Culture: The social learning theory suggests that an individual figures out their gender identity by observing and imitating gender-like behaviors from others through a reward/punishment system as a child. Psychological: Gender schema 's are developed from an early age, placing male/female characteristic 's into groupings/concept categories. Knowing ones ' gender identity and what category 's of characteristics they should follow to fit that gender role is important psychologically because it helps an individual make sense of the world and their place in it. Gender V. Gender roles V. Gender identity Gender is a blanket concept in which the roles and identities of female/maleare sub-categorized. Gender roles define how females/males are expected to behave.
From birth, children learn gender stereotypes and roles from their parents and environment. In a traditional view, males learn to manipulate their physical and social environment through physical strength or dexterity, while girls learn to present themselves as objects to be viewed. Social constructionists claim for example that gender-segregated children 's activities create the appearance that gender differences in behavior reflect an essential nature of male and female behavior. Gender role theory “treats these differing distributions of women and men into roles as the primary origin of sex-differentiated social behavior, their impact on behavior is mediated by psychological and social processes” According to Gilbert, gender roles arose from correspondent inference, meaning that general labor division was extended to gender roles. Socially constructed gender roles are considered to be hierarchical and characterized as a male-advantaged gender hierarchy by social constructionists.
Some folks assume that girls and boys behave and like different things based on their distinctive innate nature and physical differences. While it might be true that they identify themselves based on biological traits like their gender/sex, Penelope Eckert, the author of Learning to be Gendered, argued that receiving different treatments and nurture can have influence on how girls and boys learn to identify themselves. Penelope suggest that there’s a social matter where an individual’s gender can be a heavy label on how he or she would be like, but part of the gender label is developed by parenting while growing up. Even at birth, gender roles are conditioned by their milieu. Baby girls are given flowery or pink gifts while boys are
Gender roles are built on gender norms, or standards, which are rooted in cultural perceptions or based on societal expectations. In many societies, masculine roles are associated with strength, aggression and dominance whilst female roles are associated with subordination, nurturing and passivity. Men and women are expected to adhere to these roles. Gender is a learned behavior. From infancy, children are encouraged to adopt behaviours associated with the gender they are “assigned” at birth (based on their physical sex).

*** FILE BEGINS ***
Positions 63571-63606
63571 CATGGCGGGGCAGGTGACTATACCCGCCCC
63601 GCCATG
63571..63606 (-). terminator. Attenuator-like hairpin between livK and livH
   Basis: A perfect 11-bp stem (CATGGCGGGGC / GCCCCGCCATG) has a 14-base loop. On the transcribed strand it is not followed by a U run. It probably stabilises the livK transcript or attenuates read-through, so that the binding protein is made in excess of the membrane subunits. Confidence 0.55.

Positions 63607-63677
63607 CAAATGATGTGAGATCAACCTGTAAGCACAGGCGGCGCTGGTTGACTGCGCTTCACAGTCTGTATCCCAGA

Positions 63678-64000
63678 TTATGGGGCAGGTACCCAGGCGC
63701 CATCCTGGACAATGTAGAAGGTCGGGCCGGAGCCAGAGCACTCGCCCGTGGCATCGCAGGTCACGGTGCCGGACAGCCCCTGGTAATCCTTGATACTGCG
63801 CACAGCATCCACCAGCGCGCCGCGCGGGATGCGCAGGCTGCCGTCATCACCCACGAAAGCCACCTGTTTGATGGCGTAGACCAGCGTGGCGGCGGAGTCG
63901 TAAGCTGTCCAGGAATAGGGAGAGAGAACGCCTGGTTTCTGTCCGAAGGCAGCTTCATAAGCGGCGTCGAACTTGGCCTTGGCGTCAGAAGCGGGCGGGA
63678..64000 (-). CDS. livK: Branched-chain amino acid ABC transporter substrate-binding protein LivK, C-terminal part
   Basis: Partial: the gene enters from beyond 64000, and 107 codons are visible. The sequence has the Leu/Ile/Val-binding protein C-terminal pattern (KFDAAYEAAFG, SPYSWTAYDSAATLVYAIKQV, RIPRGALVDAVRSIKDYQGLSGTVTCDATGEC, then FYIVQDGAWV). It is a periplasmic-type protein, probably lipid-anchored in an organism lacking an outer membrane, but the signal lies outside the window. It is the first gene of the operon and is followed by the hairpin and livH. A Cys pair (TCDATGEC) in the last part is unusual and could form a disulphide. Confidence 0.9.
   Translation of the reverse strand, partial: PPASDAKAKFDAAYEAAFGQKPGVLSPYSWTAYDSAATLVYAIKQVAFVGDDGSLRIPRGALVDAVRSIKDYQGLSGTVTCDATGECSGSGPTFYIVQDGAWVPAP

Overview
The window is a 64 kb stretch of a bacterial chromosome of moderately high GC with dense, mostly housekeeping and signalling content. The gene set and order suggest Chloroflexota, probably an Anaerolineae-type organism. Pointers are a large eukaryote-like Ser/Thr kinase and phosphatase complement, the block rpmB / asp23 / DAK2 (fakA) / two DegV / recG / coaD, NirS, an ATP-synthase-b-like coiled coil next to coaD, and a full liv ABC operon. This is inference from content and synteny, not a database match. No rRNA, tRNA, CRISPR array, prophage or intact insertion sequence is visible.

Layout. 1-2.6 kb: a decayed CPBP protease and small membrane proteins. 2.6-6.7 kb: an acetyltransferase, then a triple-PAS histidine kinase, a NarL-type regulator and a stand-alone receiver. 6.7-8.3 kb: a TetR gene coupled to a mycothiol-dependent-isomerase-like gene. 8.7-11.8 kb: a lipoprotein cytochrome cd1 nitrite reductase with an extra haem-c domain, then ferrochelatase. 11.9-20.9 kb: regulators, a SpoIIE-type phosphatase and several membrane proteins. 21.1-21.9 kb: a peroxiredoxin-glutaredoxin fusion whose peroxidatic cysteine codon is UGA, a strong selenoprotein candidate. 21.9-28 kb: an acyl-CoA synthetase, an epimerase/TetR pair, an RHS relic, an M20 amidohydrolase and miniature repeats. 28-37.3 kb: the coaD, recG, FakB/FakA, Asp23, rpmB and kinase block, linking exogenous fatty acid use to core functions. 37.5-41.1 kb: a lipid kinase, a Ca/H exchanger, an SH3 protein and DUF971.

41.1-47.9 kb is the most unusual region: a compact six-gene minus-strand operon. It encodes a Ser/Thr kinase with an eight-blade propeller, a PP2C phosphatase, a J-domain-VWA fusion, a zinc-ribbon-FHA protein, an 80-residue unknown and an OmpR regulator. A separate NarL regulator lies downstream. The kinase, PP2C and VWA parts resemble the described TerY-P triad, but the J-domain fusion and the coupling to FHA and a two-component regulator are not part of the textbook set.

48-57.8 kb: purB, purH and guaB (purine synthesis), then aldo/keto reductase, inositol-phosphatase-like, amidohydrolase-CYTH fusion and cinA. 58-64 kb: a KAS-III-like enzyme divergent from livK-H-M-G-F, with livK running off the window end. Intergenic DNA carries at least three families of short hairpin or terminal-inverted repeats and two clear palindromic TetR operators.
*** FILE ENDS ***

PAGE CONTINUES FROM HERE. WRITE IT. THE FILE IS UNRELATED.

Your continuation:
Burak defines gender socialization as “the process of interaction through which we learn the gender norms of our culture and acquire a sense of ourselves as feminine, masculine, or even androgynous” (Burack, 1). According to Burack, people of different genders behave differently not due to biological factors, but due to socialization that teaches individuals to behave in a particular way in order to belong to a certain gender. For example, women may tend to be nurturing, not because they are biologically programed to be caretakers, but as a result of society teaching them through toys and media to act as mothers. In this way, gender becomes a performance based on expectations rather than natural behaviors or biology, a phenomenon called “doing
Throughout the ages, gender has been socially constructed in some way or another. Gender conditioning begins once the parents are aware of the sexual gender of the child. Society has spoken: Pink pacifiers for the girls, blue pacifiers for the boys. The expectations begin. This list of expectations is also very much dependent upon the influence of cultural conditioning and ethnic identity as evident in Sandra Cisnero's Only Daughter.
Themes in Literature - Gender roles Gender roles are norms created by society. Our gender is given to us when born, either you are a girl or a boy, decided by how our body looks like. A girl is given norms to follow by society at a young age. A girl should usually be passive, nurturing and subordination, while those born male are supposed to be strong, aggressive and dominant. This paper will discuss how the genders are viewed and perceived in different literary periods.
Member of society have a mindset that agent of socialization is one of the origin that influenced the reinforcement of gender inequality since childhood. What is socialization? In lexical definition, socialization, as a lifelong interactive process, contains individual’s culture learning that is in compliance with social norms and roles to integrate into community (Socialization, n.d.). Childhood is the most influential period of socialization which agents of socialization impact the way children behave that related with social norms. Gender can be effected social behavior of each individual.
This argument states that nature is only responsible for a person’s gender but not in the creation of gender roles. The nurture argument is one that views men and women as equally capable of performing certain tasks. Moreover, social norms such as gender specific colors or activities are due to the culture that a child is raised in. As children move through development they begin to develop different gender roles and gender stereotypes that are influenced by their peers and caregivers